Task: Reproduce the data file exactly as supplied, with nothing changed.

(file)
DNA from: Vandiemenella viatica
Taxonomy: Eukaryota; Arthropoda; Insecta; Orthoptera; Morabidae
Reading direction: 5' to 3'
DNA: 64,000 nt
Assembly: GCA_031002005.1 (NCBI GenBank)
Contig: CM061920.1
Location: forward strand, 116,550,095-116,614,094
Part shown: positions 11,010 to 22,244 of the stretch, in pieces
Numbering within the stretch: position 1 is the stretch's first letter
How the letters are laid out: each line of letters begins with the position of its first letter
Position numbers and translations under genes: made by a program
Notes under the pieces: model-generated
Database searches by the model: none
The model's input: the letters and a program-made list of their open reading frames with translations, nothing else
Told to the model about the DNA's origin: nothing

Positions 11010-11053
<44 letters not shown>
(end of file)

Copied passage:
DNA from: Vandiemenella viatica
Taxonomy: Eukaryota; Arthropoda; Insecta; Orthoptera; Morabidae
Reading direction: 5' to 3'
DNA: 64,000 nt
Assembly: GCA_031002005.1 (NCBI GenBank)
Contig: CM061920.1
Location: forward strand, 116,550,095-116,614,094
Part shown: positions 11,010 to 22,244 of the stretch, in pieces
Numbering within the stretch: position 1 is the stretch's first letter
How the letters are laid out: each line of letters begins with the position of its first letter
Position numbers and translations under genes: made by a program
Notes under the pieces: model-generated
Database searches by the model: none
The model's input: the letters and a program-made list of their open reading frames with translations, nothing else
Told to the model about the DNA's origin: nothing

Positions 11010-11053
<44 letters not shown>